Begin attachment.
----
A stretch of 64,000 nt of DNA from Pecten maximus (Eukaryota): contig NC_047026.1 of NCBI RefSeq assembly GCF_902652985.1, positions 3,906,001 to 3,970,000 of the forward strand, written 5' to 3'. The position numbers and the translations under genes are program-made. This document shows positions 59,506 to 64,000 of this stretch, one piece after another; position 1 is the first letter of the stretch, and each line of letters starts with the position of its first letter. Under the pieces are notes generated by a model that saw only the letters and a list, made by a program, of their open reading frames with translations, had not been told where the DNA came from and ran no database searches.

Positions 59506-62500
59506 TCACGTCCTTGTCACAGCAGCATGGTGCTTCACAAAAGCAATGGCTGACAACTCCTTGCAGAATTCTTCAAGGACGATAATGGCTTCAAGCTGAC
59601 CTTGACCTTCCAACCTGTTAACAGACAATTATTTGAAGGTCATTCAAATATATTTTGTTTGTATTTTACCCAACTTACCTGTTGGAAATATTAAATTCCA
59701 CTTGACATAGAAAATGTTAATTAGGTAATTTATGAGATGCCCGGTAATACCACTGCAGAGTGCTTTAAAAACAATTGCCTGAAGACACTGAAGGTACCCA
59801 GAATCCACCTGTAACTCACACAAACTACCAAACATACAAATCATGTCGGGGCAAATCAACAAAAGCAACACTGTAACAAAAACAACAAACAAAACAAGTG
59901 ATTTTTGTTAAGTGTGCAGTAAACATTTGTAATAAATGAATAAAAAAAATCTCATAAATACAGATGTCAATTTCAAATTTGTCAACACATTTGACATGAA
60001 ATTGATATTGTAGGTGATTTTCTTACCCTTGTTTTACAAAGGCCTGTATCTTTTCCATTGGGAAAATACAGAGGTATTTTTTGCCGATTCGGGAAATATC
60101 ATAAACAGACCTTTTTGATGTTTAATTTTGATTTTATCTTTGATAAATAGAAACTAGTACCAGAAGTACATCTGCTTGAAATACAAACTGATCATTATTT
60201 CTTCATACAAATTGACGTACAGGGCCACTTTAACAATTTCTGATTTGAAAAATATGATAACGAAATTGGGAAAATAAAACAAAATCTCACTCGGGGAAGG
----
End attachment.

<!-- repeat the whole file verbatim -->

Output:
A stretch of 64,000 nt of DNA from Pecten maximus (Eukaryota): contig NC_047026.1 of NCBI RefSeq assembly GCF_902652985.1, positions 3,906,001 to 3,970,000 of the forward strand, written 5' to 3'. The position numbers and the translations under genes are program-made. This document shows positions 59,506 to 64,000 of this stretch, one piece after another; position 1 is the first letter of the stretch, and each line of letters starts with the position of its first letter. Under the pieces are notes generated by a model that saw only the letters and a list, made by a program, of their open reading frames with translations, had not been told where the DNA came from and ran no database searches.

Positions 59506-62500
59506 TCACGTCCTTGTCACAGCAGCATGGTGCTTCACAAAAGCAATGGCTGACAACTCCTTGCAGAATTCTTCAAGGACGATAATGGCTTCAAGCTGAC
59601 CTTGACCTTCCAACCTGTTAACAGACAATTATTTGAAGGTCATTCAAATATATTTTGTTTGTATTTTACCCAACTTACCTGTTGGAAATATTAAATTCCA
59701 CTTGACATAGAAAATGTTAATTAGGTAATTTATGAGATGCCCGGTAATACCACTGCAGAGTGCTTTAAAAACAATTGCCTGAAGACACTGAAGGTACCCA
59801 GAATCCACCTGTAACTCACACAAACTACCAAACATACAAATCATGTCGGGGCAAATCAACAAAAGCAACACTGTAACAAAAACAACAAACAAAACAAGTG
59901 ATTTTTGTTAAGTGTGCAGTAAACATTTGTAATAAATGAATAAAAAAAATCTCATAAATACAGATGTCAATTTCAAATTTGTCAACACATTTGACATGAA
60001 ATTGATATTGTAGGTGATTTTCTTACCCTTGTTTTACAAAGGCCTGTATCTTTTCCATTGGGAAAATACAGAGGTATTTTTTGCCGATTCGGGAAATATC
60101 ATAAACAGACCTTTTTGATGTTTAATTTTGATTTTATCTTTGATAAATAGAAACTAGTACCAGAAGTACATCTGCTTGAAATACAAACTGATCATTATTT
60201 CTTCATACAAATTGACGTACAGGGCCACTTTAACAATTTCTGATTTGAAAAATATGATAACGAAATTGGGAAAATAAAACAAAATCTCACTCGGGGAAGG